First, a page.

I sincerely hope that I get to use Vista in an enterprise environment soon so that I can form my own opinion on its actual worth but unless I change company that is highly unlikely.
I spent nearly 4 years as the Network Manager in a Secondary School and BECTA had no relevance at all. Unfortunately, in the majority of schools these posts are filled by teachers as an additional responsibility and not professionals as a prime one. They therefore don't necessarily have the experience or depth of knowledge to recognise this irrelevance. Consequently they rely on BECTA's guidelines, sharp talking salesmen and often incompetent LEA advice when making important decisions.
BECTA has previous when making decisions that help its friends and it is unlikely to stop.
@ John Macintyre
Not forgetting the performance bonuses that are written into their contracts, which basically mean they'll get another shoebox full of cash whether the system goes belly up or not. These are necessary to "attract the right kind of people" i.e. those that have no integrity or ability just want the cold hard cash. Paris Hilton is therefore obvious.
@ Stuart Johnson
You sound fortunate enough to work where the RBC offers you good value and although I don't know whether that is widespread I do know that ours didn't.
The e-learning platform was not intuitive (even though it was also aimed at primary school children), had content that was quite poor and was often inaccessible as centrally hosted sites don't work if the internet connection controlled by them fails! Just before I left the school paid for it's own Virtual Learning Environment that was much more user friendly, powerful and expandable. The anuual cost was less than that taken off us by the LEA.
Why tell him, so he can tell them they've been naughty and not allow them to use their Playstation for a week?
Until Richard Thomas and his department hand out some meaningful fines vital data will continue to be posted on CDs, stored on laptops given to morons and dumped on roundabouts.
Having until recently spent nearly 4 years working in a school as an IT Manager my immediate response to the question about regional broadband consortia is "jobs for the boys" and to retain the unique way of having no accountability or recourse.
We had an upgrade from 4Mb to 10Mb that required the router to be replaced and that is when all the trouble started. Whilst trying to prove that it was the router at fault I demanded that they temporarily reinstall the old one, only to discover that they couldn't do that as the router was owned by another company and had probably been reconfigured and issued to a primary school. Over the course of many long phone calls I spoke to the ISP (broadband consortium), the company that managed the network infrastructure for them, the company that owned the router, BT who own the lines and finally our LEA's IT department!
As this was the latest in a long line of problems we tried to go our own way with a different ISP but were then told that the LEA would still take the annual fee from us and that we would not be allowed access to the County Council's servers. As they knew we were tied to them and couldn't take our custom elsewhere we didn't have that leverage to pressure them into resolving the problem.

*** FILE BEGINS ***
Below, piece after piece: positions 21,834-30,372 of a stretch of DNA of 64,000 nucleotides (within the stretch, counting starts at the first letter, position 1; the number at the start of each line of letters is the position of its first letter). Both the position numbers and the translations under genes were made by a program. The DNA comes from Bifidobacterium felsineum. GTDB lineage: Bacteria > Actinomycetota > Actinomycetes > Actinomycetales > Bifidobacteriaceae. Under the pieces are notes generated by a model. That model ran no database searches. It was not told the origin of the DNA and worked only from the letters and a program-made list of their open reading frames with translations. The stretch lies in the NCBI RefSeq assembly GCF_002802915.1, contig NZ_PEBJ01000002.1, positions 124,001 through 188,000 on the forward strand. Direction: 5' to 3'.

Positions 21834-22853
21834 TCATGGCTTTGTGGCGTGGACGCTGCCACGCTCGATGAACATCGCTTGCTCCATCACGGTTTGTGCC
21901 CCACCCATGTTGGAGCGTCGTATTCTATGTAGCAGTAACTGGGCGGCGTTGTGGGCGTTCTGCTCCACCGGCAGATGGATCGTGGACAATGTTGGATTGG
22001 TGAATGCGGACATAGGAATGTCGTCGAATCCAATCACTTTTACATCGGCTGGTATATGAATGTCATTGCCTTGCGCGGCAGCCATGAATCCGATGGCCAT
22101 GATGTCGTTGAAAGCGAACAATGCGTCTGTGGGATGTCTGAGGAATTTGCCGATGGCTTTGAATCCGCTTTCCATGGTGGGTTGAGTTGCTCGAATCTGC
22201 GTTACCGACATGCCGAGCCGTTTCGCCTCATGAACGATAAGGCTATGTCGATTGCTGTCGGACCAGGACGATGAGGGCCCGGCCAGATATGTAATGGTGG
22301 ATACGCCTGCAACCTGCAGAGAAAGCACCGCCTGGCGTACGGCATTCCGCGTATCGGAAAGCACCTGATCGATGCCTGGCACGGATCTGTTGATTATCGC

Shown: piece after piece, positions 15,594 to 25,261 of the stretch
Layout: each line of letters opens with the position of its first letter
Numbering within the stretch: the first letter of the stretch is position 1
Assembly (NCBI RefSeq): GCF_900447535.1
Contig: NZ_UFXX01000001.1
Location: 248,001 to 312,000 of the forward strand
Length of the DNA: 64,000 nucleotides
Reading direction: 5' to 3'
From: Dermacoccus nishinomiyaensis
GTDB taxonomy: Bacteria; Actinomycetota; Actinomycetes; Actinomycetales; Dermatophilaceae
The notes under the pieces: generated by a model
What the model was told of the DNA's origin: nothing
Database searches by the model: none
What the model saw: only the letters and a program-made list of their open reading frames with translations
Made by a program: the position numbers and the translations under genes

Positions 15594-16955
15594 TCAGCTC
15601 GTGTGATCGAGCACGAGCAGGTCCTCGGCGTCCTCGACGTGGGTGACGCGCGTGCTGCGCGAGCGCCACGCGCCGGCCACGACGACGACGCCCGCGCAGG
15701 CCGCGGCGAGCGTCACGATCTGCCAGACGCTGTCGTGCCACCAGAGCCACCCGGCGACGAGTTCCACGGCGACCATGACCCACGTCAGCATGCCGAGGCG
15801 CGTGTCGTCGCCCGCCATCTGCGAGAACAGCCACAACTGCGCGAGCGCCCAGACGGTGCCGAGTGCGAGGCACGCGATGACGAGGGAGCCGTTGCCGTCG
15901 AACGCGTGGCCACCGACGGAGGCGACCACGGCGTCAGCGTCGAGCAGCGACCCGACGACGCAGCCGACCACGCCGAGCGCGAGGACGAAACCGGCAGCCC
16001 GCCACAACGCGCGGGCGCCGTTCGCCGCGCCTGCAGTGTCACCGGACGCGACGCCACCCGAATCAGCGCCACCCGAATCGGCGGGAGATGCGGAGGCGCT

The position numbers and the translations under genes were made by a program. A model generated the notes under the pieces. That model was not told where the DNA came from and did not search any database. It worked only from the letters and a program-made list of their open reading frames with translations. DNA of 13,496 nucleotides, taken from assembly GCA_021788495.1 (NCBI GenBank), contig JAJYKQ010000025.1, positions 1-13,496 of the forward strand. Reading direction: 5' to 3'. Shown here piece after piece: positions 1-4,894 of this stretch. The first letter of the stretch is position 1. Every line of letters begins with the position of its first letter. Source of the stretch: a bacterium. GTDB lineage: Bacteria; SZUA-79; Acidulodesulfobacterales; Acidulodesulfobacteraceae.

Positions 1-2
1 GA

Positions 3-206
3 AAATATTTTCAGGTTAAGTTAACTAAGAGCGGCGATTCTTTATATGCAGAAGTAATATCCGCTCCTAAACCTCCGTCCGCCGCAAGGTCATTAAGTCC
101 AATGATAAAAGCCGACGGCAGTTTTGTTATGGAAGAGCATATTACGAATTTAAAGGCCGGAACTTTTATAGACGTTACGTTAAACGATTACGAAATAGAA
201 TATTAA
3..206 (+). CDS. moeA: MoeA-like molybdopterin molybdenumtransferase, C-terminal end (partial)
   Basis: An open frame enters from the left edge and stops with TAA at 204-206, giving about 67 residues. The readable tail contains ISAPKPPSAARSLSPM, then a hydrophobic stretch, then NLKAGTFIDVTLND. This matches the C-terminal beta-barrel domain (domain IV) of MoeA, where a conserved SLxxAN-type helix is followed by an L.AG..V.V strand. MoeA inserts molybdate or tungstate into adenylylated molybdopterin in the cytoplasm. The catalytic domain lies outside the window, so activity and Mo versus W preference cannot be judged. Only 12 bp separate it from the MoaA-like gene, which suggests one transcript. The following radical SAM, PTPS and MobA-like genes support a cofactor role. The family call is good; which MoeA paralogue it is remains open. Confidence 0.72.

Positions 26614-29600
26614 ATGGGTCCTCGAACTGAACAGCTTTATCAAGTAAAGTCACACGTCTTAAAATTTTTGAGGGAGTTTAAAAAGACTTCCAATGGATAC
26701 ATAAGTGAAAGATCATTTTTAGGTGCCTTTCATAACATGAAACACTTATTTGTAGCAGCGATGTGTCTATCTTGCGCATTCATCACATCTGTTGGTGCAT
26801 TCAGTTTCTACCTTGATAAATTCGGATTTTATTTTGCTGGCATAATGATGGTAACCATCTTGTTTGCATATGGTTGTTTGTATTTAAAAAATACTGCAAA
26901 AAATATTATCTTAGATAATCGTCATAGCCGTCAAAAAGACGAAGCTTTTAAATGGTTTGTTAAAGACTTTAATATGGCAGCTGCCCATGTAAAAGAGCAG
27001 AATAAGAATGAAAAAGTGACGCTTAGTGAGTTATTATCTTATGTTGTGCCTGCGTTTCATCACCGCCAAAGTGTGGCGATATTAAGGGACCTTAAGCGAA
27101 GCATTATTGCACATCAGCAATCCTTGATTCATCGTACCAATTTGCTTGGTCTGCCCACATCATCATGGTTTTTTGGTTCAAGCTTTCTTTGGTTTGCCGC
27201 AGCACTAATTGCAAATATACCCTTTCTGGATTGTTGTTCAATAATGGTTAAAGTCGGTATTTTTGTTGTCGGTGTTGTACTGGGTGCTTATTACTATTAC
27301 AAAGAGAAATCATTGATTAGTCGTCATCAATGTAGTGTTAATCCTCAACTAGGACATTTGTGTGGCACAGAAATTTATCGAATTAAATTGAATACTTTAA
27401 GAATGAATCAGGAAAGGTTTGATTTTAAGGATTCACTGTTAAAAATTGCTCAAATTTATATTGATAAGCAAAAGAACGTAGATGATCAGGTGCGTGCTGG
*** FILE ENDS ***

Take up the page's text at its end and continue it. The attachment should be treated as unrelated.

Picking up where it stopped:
Any handing of powers to the LEA sends a shiver down my spine as I know exactly what that means - one size that fits all but suits nobody. Wherever possible the school tries to move away from anything the LEA wants to do as it is usually expensive and doesn't do what they want it to do. The peanuts and monkeys analogy is usually true as well, with most problems of a slightly technical nature requiring the helpdesk to ring the supplier's helpdesk for them to then ring the school!
Give the money directly to schools so that they get the full value (no top slicing by the LEA), can decide where to spend their money and can employ people who know what they are doing.
I bet HMRC are saying "Please, Please, PLEASE Let it be EDS" as well. Isn't their compensation from the last SNAFU by EDS based on what contracts EDS are awarded in the future?
1) Why won't students be using GPOs on their laptops? Rather depends on the individual institution's setup, doesn't it?
2) I'm the network manager at a school that has the School's Agreement and for us it makes much more sense to use it but I agree that other licensing agreements may be better for other institutions. However, if educational institutions are going for "it's the latest, so we'll install it" then they are stupid. Although I have had the disks to install Vista and Office 2007 for some time I haven't gone anywhere near either yet. 300 PCs, 100 laptops of various makes and specifications run XP and Office 2003 with no problems and I ensure that any new hardware is capable of running Vista but also has drivers for XP. I believe that the best solution where I work is to ensure that it is currently reliable but also as future proof as possible within budgetary constraints.
3) BECTA are the organisation that decided on standards for Virtual Learning Environments (VLEs) and then happily allowed one of their preferred vendors to ignore those rules. This was reported to the European Commission in January and reported on these pages.